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Senate panel votes to subpoena Big Tech CEOs

The Senate Commerce Committee has voted to authorize subpoenas compelling Facebook CEO Mark Zuckerberg, Twitter CEO Jack Dorsey and Google CEO Sundar Pichai to testify before the panel.

Why it matters: The tech giants are yet again facing a potential grilling on Capitol Hill sometime before the end of the year, at a time when tech is being used as a punching bag from both the left and right.


Context: With Republicans centering their tech criticisms around claims that digital platforms stack the deck against conservatives, Democrats were expected to boycott today's subpoena vote. They did not.

  • Sen. Maria Cantwell (D-Wash.) said she was supporting the subpoena authorization after committee chairman Sen. Roger Wicker (R-Miss.) agreed to add the topics of privacy and "media domination" to the list of topics to ask tech executives about.

Be smart: Partisan lines remain. Democrats supported the subpoena, but urged Congress not to create a "chilling effect" on tech to remove misinformation from their platforms and dismissed the allegations of anti-conservative bias. They also pushed for votes on their own bills on Section 230 of the Communications Decency Act, which immunizes platforms from liability for material their users post.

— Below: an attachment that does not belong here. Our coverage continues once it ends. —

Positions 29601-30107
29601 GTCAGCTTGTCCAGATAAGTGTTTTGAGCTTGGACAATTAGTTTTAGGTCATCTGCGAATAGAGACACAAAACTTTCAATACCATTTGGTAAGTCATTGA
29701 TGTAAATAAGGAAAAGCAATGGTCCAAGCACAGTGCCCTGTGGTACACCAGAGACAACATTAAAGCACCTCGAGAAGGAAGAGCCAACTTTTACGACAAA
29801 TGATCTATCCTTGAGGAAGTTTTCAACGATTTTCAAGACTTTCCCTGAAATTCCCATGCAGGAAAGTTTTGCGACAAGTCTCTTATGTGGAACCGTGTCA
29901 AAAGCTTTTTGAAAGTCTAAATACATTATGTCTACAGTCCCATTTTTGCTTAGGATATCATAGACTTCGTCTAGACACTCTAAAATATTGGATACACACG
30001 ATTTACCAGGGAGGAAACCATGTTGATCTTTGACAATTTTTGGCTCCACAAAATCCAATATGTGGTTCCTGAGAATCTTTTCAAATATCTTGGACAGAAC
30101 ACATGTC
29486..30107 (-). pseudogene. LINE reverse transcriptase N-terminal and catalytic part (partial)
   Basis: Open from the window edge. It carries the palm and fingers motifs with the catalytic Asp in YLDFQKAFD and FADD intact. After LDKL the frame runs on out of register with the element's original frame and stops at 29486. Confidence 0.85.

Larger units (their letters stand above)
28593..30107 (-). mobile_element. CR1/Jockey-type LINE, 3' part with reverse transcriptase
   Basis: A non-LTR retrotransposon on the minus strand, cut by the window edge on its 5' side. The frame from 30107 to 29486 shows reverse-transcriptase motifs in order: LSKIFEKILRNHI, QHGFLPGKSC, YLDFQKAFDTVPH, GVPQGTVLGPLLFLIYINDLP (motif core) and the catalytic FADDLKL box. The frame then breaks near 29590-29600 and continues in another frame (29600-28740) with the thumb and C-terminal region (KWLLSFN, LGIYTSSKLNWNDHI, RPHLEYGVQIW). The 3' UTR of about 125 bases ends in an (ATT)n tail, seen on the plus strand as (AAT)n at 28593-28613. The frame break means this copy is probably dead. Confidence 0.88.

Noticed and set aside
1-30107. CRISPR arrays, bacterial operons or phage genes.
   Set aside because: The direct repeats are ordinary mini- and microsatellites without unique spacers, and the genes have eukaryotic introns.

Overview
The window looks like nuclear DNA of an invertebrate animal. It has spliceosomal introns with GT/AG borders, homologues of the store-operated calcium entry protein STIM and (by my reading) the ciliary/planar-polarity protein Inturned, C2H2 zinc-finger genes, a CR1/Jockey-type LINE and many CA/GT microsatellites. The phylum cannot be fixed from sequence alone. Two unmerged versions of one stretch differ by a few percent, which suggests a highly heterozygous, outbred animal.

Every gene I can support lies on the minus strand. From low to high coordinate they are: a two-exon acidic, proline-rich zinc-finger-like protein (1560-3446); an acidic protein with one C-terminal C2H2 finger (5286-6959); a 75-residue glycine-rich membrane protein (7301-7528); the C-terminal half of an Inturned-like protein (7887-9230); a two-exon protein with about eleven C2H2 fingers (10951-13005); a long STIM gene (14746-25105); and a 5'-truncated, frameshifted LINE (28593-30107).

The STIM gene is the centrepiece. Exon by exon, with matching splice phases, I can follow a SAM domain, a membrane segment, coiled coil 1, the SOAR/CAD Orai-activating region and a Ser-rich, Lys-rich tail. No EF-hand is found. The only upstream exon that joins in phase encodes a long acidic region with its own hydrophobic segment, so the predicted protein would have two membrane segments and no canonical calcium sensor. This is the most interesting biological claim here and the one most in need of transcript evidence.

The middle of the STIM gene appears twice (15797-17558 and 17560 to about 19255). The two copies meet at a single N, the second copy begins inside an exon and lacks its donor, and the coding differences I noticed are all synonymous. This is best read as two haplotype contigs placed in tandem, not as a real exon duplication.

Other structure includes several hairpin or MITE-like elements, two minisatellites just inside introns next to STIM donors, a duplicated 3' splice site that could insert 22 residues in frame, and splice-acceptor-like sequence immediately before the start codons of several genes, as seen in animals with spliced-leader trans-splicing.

What they're saying: "This feels like an attempt to work the refs five weeks out from the election," said Sen. Brian Schatz (D-Hawaii). When conservatives bring up claims of bias, "that's when this conversation goes off a cliff," he said.

What's next: The subpoena will have to actually be sent to the executives and a hearing date will have to be set.

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Flashback: It got redefined in early 2015 by yours truly and Erin Griffith, in a cover story for Fortune, as any privately-held startup valued at $1 billion or more. At the time, we counted 80 of them.

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